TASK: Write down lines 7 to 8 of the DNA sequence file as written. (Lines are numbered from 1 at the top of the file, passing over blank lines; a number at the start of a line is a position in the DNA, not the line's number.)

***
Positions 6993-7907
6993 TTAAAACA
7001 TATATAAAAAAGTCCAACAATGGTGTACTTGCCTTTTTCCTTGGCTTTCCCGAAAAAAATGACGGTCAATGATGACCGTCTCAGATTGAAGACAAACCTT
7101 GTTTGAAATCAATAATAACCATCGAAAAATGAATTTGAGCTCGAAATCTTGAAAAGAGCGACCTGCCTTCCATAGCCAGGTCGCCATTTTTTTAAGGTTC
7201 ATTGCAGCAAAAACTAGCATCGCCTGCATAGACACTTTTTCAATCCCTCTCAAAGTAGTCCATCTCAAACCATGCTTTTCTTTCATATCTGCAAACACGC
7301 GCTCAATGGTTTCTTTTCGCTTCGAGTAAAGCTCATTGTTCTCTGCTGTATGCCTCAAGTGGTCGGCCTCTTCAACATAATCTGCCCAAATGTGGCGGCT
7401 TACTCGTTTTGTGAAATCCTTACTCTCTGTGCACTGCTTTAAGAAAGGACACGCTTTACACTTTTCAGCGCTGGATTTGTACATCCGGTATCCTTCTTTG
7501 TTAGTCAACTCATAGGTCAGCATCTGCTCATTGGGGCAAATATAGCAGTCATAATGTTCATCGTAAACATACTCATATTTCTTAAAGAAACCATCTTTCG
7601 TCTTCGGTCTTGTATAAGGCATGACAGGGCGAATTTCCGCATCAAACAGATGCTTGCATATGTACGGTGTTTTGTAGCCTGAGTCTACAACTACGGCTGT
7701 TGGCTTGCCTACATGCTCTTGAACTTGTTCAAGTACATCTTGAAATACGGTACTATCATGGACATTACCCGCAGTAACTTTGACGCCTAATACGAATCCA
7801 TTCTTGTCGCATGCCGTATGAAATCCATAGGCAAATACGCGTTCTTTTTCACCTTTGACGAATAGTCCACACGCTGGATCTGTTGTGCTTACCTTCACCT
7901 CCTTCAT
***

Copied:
7401 TACTCGTTTTGTGAAATCCTTACTCTCTGTGCACTGCTTTAAGAAAGGACACGCTTTACACTTTTCAGCGCTGGATTTGTACATCCGGTATCCTTCTTTG
7501 TTAGTCAACTCATAGGTCAGCATCTGCTCATTGGGGCAAATATAGCAGTCATAATGTTCATCGTAAACATACTCATATTTCTTAAAGAAACCATCTTTCG